Blackface sheep

Six members of the Maternal Sheep Group are focussing on Blackface sheep and our ewes represent over 80% of the performance recorded ewes.

The group’s aim is to breed an efficient ewe that will lamb outdoors and be capable of rearing lambs while utilising grazing of variable quality. Similar to the Easy Care breeders, they also select for ease of lambing, twinning rate, lively lambs that are quick to suckle, good maternal instinct and healthy feet. The rams have been selected for fertility and work rate and can be run with a high number of ewes.


Bobby Lennox,

Shantron Farm, Luss, West Dunbartonshire

Bobby runs around 1,100 Blackface ewes on a wet hill farm that runs from 25 feet to 2,250 feet above sea level. He has been performance recording for over 30 years but selecting for easier management traits for over 40 years. He initially focused on improving carcase weight, then carcase shape and is now selecting for maternal traits while ensuring muscle depth and growth rates are maintained or improved.

Rams are available to purchase off farm and will tend to be in the top 5% of the breed.

They also run 20 suckler cows.

Bobby and his family are one of the new Scottish Enterprise’s Agri-tourism monitor farm.


Ian Duncan Millar,

Wester Tullich Farm, Killin, Sterling

Ian, with his shepherd Mark Armstrong, runs around 600 Blackface ewes on a hill farm that runs from 350 feet to 2,400 feet above sea level. They performance record around 200 of the ewes and aim to identify the sheep that ‘do’ best at Wester Tullich with particular emphasis on good mothers and lambs that thrive from birth. They are also focussing on ensuring a good health status.

Twelve cows are also on the hill farm.


Jo Conington,

SRUC’s Castlelaw, Penicuik, Midlothian

SRUC’s experimental farm in the Pentlands has 700 Blackface ewes, which have been performance recorded for over 20 years. A recent focus for the flock is resilience to internal parasites. Currently no breeding stock is available for sale.


Eileen McCloskey

College of Agriculture, Food and Rural Enterprise (CAFRE), Greenmount College, County Antrim

A flock of 1,150 performance recorded Blackface ewes are run at the government owned Glenwherry Hill Farm. The farm runs between 600 ft and 1400 ft, and the land types vary from in-bye to unimproved grassland to heather moorland. Currently no breeding stock is available for sale.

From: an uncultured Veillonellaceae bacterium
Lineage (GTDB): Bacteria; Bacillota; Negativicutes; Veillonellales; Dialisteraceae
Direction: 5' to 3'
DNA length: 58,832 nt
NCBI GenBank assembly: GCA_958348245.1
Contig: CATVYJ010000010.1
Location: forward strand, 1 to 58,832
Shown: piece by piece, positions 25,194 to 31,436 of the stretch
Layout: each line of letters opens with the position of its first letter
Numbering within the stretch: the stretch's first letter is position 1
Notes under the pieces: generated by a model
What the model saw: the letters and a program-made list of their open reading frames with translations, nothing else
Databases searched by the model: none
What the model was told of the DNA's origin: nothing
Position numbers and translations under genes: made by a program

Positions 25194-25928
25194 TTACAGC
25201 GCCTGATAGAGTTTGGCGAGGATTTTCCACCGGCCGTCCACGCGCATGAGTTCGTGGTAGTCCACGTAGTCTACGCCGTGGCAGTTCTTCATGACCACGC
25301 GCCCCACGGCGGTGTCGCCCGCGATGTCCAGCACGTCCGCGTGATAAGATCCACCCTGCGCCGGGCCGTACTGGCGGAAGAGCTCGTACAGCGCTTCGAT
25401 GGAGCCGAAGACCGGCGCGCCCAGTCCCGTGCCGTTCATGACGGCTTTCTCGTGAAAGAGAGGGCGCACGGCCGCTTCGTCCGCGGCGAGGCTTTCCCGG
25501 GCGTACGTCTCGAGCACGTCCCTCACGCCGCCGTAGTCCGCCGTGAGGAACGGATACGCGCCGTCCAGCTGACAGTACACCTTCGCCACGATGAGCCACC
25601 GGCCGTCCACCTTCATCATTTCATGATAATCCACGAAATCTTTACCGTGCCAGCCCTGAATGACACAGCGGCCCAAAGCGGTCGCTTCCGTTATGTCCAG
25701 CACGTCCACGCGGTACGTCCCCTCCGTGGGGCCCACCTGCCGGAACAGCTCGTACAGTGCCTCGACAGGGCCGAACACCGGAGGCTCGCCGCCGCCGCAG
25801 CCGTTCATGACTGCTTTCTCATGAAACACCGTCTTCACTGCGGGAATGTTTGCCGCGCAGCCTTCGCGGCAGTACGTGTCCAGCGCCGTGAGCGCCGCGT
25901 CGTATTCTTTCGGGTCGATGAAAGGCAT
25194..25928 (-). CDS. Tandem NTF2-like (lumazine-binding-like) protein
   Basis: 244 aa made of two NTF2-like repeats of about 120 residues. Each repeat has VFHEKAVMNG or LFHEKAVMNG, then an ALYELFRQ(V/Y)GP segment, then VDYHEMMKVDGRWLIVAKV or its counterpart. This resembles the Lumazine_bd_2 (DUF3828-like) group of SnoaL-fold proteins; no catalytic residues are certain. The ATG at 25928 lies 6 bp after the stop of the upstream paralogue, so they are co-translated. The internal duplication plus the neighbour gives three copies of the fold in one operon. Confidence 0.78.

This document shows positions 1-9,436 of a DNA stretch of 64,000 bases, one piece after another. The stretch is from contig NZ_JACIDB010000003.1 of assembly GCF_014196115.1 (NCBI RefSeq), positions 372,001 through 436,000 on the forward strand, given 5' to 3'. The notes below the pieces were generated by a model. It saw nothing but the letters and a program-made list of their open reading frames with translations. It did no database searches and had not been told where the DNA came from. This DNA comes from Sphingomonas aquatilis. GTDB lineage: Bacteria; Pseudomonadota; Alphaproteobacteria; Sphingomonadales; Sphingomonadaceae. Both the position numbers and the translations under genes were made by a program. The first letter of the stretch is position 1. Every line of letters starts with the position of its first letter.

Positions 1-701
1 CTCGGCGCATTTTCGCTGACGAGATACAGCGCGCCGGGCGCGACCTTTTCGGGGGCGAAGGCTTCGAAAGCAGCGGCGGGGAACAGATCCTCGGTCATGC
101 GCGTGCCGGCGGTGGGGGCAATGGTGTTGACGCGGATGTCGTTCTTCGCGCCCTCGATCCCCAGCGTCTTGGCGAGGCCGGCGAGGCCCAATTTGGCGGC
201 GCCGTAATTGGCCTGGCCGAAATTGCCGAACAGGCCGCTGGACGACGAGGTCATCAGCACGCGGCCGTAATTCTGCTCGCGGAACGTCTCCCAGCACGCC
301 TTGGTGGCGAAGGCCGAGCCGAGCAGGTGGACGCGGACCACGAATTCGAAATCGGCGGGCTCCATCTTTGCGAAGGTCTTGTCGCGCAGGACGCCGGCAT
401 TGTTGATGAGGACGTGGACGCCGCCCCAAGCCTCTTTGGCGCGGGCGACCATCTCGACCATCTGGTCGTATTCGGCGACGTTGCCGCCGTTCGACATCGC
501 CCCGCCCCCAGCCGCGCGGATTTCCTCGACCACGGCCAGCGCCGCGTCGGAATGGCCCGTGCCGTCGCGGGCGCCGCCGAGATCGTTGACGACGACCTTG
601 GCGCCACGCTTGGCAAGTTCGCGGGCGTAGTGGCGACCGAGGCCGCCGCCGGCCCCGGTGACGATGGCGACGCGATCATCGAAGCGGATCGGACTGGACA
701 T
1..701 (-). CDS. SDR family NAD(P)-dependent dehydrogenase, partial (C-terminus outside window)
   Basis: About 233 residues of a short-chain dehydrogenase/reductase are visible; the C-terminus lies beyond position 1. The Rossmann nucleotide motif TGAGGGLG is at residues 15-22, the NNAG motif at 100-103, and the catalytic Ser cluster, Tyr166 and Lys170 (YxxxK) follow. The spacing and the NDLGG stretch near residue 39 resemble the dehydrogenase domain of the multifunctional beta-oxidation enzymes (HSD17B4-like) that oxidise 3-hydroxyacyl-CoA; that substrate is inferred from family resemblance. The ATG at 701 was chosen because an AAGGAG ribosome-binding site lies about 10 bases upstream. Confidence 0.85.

Peter and Bob Myles,

Dalbog Farm, Edzell, Angus

Peter and his brother Bob farm 1,800 acres in Glen Esk, their land that runs from 300 ft to 2,000 ft with around 30 inches of rainfall per year. Over 50% of the land is heather hill. In the in-bye area, they drill around 25 acres of reseeds each year and around 70 acres of cereals to feed to their cattle.

They run 550 Blackface ewes with a proportion of purebred recorded ewes. All the ewes are lambed outdoors. Peter is focussing on improving maternal traits and is aiming to reduce lambing assistance. He sells rams each year and is also willing to sell females.

They also farm 100 suckler cows and take the cattle through to finish and buy in approximately 30 stores per year.

Peter is very heavily involved in the Ghent lambing project and welcomes Belgian vet students every year.


Ann McLaren,

SRUC’s Hill and Mountain Research Centre, Crianlarich, Perthshire

Kirkton and Auchtertyre Farms are part of SRUC’s Hill and Mountain Research Centre. There are run as one unit as a mixed hill beef and sheep farm with 2,225 ha of mainly hill land that runs to 3,300 ft and receives 100 inches of rainfall.

They have around 400 performance recorded West Highland Blackface and 200 performance- recorded Lleyns, which are run as one flock and scan around 130%, with Lleyns up to 140%. The Blackface have been performance recorded for over 20 years.  They also run around 700 commercial Blackface, with ewes coming from the recorded flock. The ewes are all lambed outdoors, with the twins housed at night.

The ewes are all part of a research flock, so the recorded Blackfaces are split into two groups with one group focused on high index animals and the second being a control group, so aiming for average index. They are also exposed to two different management, which is either hill or hill park systems. The Lleyns are selected just on index.

Contact or 07790 378349